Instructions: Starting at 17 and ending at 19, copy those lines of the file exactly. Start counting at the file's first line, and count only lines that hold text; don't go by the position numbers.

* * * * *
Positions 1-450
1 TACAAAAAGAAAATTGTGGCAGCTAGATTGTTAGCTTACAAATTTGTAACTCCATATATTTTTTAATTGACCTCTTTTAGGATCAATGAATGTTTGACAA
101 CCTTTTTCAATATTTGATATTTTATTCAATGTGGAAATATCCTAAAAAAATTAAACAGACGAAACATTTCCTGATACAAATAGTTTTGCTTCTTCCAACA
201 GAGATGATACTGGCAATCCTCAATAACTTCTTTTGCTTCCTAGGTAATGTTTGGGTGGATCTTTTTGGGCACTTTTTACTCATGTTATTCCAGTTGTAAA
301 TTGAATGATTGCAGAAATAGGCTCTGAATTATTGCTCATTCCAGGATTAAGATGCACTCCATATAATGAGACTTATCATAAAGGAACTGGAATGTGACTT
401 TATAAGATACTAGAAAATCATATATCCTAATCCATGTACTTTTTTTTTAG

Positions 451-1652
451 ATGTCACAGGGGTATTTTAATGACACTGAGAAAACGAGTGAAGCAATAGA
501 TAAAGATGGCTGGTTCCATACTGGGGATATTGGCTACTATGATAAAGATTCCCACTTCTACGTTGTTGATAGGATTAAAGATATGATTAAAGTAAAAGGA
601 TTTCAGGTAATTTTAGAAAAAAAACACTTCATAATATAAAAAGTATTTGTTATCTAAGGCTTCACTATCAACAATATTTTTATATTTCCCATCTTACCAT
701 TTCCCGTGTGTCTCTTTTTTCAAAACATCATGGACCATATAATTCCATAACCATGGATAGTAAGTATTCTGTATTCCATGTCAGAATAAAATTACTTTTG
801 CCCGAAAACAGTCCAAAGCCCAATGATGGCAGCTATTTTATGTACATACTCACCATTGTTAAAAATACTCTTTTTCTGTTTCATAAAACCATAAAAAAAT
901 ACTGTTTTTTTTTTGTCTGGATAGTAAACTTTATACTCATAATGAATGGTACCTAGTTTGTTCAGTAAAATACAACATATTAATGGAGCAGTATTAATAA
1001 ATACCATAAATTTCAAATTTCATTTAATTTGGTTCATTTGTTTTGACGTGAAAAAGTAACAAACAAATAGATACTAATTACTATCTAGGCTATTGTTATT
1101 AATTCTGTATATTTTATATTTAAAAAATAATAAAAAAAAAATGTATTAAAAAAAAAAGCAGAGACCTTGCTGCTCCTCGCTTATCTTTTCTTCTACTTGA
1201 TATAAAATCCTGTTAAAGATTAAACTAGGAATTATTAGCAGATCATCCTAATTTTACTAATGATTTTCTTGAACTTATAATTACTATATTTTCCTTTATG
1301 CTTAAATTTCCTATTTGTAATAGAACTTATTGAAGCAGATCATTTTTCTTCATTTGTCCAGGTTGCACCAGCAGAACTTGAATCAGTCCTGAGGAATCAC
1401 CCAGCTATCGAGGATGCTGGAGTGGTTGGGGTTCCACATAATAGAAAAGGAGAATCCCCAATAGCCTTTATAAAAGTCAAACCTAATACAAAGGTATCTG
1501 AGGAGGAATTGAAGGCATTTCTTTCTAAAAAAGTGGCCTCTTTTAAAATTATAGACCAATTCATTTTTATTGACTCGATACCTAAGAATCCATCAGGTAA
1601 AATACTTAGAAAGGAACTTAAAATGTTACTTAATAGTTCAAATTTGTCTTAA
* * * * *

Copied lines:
1301 CTTAAATTTCCTATTTGTAATAGAACTTATTGAAGCAGATCATTTTTCTTCATTTGTCCAGGTTGCACCAGCAGAACTTGAATCAGTCCTGAGGAATCAC
1401 CCAGCTATCGAGGATGCTGGAGTGGTTGGGGTTCCACATAATAGAAAAGGAGAATCCCCAATAGCCTTTATAAAAGTCAAACCTAATACAAAGGTATCTG
1501 AGGAGGAATTGAAGGCATTTCTTTCTAAAAAAGTGGCCTCTTTTAAAATTATAGACCAATTCATTTTTATTGACTCGATACCTAAGAATCCATCAGGTAA